Frankenstein – Mary Shelley

Mary Shelley’s Frankenstein (1818) often catches readers off guard. Centuries of stage and screen adaptations have resulted in a game of interpretative broken telephone that distances us from the original narrative’s poignant reflections on human nature. Our eighteenth reader studied the novel as a high school student and as an undergraduate. We sat down to…

“The Heat Death of the Universe” – Pamela Zoline

Our tenth reader and I sat down on a park bench in the shadow of a private all-boys school to discuss Pamela Zoline’s subversive sci-fi story “The Heat Death of the Universe” (1967). It’s an amazing work of short fiction that deftly portrays a housewife’s nervous breakdown alongside a discussion of physics and cosmology. We…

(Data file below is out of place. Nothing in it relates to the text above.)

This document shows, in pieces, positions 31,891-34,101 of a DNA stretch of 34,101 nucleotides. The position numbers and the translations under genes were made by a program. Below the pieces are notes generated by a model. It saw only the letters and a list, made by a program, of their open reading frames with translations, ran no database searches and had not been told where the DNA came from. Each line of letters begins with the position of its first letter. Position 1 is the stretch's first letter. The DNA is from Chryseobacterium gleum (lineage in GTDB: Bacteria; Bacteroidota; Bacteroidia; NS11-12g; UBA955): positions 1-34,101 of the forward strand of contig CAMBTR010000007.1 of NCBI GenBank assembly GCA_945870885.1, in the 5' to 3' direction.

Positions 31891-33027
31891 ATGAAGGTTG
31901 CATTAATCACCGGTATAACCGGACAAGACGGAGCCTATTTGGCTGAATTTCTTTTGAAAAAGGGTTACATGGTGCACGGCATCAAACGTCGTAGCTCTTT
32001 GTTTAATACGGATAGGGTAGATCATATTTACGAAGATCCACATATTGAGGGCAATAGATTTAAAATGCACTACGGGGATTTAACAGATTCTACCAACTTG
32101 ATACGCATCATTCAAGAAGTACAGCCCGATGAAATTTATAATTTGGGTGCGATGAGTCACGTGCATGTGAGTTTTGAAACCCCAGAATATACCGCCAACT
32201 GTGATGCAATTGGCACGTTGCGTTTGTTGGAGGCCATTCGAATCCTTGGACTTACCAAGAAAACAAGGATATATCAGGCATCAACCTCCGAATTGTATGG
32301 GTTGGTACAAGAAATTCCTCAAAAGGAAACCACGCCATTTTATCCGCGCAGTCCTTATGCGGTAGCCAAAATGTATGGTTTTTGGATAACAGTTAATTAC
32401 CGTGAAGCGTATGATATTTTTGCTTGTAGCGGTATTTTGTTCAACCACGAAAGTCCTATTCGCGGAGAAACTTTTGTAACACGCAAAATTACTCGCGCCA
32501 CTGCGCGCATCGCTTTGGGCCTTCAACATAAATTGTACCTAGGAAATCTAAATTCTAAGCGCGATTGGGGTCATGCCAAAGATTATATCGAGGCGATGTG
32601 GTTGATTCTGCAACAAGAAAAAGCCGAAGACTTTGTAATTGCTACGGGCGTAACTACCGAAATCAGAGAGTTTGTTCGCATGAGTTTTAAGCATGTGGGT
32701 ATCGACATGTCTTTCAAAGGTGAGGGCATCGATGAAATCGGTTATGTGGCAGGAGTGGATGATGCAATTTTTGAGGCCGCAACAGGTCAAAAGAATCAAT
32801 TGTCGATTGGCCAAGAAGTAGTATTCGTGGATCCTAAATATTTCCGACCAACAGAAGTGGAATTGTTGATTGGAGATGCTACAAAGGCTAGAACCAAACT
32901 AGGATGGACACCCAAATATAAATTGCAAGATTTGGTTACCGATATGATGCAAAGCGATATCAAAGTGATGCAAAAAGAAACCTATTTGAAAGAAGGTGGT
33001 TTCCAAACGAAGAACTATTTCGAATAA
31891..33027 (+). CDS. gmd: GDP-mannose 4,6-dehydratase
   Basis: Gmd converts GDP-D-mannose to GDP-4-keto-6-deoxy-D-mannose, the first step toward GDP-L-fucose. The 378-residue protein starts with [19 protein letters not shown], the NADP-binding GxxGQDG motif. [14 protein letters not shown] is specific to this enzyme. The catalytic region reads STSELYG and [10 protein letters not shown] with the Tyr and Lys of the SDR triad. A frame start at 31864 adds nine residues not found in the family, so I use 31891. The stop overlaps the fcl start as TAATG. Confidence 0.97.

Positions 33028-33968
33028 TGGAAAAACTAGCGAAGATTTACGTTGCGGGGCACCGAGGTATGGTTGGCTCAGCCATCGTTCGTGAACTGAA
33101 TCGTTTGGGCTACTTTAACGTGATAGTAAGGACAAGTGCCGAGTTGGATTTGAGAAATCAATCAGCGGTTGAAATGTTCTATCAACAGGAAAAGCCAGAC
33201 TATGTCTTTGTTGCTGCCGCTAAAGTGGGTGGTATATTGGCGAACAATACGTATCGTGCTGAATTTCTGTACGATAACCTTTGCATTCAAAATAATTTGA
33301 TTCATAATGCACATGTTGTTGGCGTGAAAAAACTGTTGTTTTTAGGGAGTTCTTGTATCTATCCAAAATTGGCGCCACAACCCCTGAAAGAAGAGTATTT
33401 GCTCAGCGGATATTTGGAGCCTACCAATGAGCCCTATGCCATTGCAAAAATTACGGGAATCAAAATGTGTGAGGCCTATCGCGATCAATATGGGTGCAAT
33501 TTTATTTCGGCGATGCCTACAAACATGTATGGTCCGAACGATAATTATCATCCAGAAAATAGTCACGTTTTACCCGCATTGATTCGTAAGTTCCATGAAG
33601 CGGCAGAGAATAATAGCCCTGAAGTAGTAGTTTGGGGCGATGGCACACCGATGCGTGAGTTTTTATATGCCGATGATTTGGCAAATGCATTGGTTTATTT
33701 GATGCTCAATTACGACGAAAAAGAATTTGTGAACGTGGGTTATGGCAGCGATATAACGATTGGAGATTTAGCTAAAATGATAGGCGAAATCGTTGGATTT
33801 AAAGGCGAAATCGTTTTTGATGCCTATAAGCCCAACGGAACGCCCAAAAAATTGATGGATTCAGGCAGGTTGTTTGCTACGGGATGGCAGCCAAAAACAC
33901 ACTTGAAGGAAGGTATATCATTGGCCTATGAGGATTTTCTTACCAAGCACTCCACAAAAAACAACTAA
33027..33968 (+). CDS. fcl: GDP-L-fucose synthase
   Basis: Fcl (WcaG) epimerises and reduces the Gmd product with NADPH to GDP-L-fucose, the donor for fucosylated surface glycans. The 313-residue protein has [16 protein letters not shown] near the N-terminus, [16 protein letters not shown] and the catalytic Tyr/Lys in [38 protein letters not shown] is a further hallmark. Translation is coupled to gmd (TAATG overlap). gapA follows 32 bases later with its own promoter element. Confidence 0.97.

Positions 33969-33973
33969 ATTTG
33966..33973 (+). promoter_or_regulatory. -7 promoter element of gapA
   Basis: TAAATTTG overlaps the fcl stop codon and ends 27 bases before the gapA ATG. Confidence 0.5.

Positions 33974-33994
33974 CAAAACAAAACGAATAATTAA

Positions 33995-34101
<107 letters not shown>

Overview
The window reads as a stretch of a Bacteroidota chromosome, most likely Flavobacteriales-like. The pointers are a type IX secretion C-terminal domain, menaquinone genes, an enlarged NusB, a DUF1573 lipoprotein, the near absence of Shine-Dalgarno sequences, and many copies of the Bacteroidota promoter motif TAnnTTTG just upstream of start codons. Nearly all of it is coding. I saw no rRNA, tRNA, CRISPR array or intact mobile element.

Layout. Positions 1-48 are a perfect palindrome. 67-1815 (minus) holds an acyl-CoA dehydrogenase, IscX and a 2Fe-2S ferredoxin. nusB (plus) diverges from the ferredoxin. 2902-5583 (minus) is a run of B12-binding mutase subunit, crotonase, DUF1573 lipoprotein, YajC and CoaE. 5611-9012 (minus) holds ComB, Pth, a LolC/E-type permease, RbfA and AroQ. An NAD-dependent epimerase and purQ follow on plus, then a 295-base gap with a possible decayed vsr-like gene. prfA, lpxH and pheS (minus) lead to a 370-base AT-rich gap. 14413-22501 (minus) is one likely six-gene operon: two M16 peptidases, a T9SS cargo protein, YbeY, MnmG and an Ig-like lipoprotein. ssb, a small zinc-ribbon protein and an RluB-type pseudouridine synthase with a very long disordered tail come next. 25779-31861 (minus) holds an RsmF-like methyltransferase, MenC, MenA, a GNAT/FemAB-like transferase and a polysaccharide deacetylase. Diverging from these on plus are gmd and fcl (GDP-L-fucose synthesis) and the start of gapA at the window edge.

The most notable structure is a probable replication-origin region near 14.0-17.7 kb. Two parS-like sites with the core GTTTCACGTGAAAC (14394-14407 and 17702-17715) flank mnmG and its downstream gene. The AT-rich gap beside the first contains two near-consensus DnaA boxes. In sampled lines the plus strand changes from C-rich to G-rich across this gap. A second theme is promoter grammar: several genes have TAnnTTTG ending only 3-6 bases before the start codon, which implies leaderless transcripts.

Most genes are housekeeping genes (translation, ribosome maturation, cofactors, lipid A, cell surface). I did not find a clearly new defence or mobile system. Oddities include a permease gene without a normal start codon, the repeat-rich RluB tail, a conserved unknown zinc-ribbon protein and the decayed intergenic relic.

City – Clifford D. Simak

Our eighth reader selected the 1952 sci-fi novel City by Clifford D. Simak. The novel’s unusual narrative is guided by philosophizing dogs from the distant future who are in the process of reciting the oral history of humankind. The novel suggests the inherent violence of human nature and challenges the endurance of our species. After…

My Grandfather’s Science Fiction

Our fifth reader is my grandfather. He has been an avid science fiction reader since high school and has held a subscription to Analog: Science Fiction and Fact since 1970. Countless copies of the magazine reside upon bowed shelves in his basement, and I am regularly asked if I have any leads on a loving adoptive…